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Do you meditate? Many Christians may instinctively answer “no” since meditation has become associated with the Eastern religions or the New Age movement. Yet the Bible recommends a kind of meditation that is far removed from such practices. David said, “Your word I have hidden in my heart, that I mightnot sin against You” (Ps. 119:11). Hiding the word in our hearts, the essence of meditation, is an essential discipline in the life of the serious Christian.

What does it mean to meditate? The Bible uses the term to mean an intense consideration of spiritual matters. When we meditate, we reflect carefully and deeply upon God, His Word, our conduct and our relationship with the Lord. Paul urges us to think about things “noble, just, pure, lovely, and of good report” (Phil. 4:8). David says, “I meditate within me heart, and my spirit makes diligent search” (Ps. 77:6). The word David uses for “meditate” means to rehearse, to go over in one’s mind. The Scriptures admonish us to deliberately turn our minds toward spiritual things, and to introspectively look at our lives from the spiritual dimension. This is meditation.

The Bible extols the benefits of time spent meditating. Joshua was told success depended upon it (Josh. 1:8), and David defines it as the mark of a godly man (Ps. 1:2). Meditation will humble us as we look into the mirror of God’s word and see needed improvements (Jas. 1:22-25; Ps. 119:59). Solomon tells us that meditation results in better decision-making and gives us direction in life, for commandments “bound to our hearts” guide and watch over us (Prov. 6:20-23). Further, meditation will comfort us in times of distress and trouble (Ps. 119:23). Most importantly, meditation will draw us closer to the Lord because we are thinking His thoughts, not our own.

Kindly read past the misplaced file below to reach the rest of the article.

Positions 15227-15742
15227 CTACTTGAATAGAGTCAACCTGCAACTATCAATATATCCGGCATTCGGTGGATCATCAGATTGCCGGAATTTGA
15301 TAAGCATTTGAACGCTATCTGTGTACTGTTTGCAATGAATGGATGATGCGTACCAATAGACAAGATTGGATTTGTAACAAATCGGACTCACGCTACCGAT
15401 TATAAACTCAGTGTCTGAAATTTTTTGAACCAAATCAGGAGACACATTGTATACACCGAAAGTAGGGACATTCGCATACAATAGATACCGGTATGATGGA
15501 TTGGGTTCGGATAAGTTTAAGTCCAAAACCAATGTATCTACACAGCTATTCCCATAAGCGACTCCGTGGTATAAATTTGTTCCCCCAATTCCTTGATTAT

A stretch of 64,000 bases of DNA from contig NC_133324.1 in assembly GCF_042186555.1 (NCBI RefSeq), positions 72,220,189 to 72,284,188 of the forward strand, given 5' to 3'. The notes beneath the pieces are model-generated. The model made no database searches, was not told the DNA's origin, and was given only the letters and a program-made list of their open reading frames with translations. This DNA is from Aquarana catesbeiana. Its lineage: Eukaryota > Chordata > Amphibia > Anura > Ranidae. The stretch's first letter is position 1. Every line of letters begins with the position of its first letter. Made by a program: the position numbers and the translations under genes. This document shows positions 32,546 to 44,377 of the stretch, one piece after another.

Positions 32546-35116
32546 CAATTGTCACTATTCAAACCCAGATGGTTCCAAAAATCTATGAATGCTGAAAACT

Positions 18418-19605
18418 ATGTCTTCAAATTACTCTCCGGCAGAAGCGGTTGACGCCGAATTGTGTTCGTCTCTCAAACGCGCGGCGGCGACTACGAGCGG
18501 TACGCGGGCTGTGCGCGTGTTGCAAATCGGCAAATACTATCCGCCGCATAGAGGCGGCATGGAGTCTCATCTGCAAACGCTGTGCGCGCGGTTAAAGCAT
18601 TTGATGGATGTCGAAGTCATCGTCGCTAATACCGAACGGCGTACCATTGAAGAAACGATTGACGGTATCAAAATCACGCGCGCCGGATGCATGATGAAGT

Please realize the distinction between meditation and Bible study. Studying the Bible gives us a basis for meditation, because it involves the acquiring of knowledge and facts. Meditation is the process by which we examine those facts and see how they affect our lives, and how they fit into the big picture of knowing God better. A failure to meditate can result in our becoming Bible encyclopedias - “know-it-alls” - who have no real relationship with the Lord. God did not give His word that we might become experts in Bible trivia but that it might change us to the core. We activate that change process in meditation.

How do we meditate? Meditation is a simple process, and it is best kept that way. Encumbering it with gimmicks and props only robs it of its power. Meditation only requires a willing mind and a quiet place. Remember how often Jesus sought solitude to pray and be alone with God? We must do the same. Then, select a verse of Scripture. David advises us to meditate on the law of God (Ps. 119:97). Turn the passage over in your mind, repeating it internally again and again. Think of each word and what it means. Then begin to think on how this verse applies to you. What is God saying here? How can you do what this verse instructs? Why did God command this? How does this verse show God’s love for you? What other Bible passages show this verse’s truths in action? Where can you put this verse “in play” in your life? Answering these kinds of questions takes time and energy. The payoff? As we ruminate upon the Word, we are building and strengthening our spiritual character.

As you gain more discipline to control your mind from wondering, and as your will wants to spend more time meditating, broaden your meditations beyond just Scripture. David meditated upon the accomplishments of God: “I will meditate on the glorious splendor of Your majesty, and on Your wondrous works” (Ps. 145:5). Malachi records people meditating upon God’s name, meaning they reflected upon every facet of God’s character (Mal. 3:16). Here is meditation’s highest goal: thinking more on God.

We ought to realize the value of meditation. Make time to meditate on the Lord and His word. “Let the words of my mouth and the meditation of my heart be acceptable in Your sight, O Lord, my strength and my Redeemer” (Ps. 19:14).

Mark Roberts

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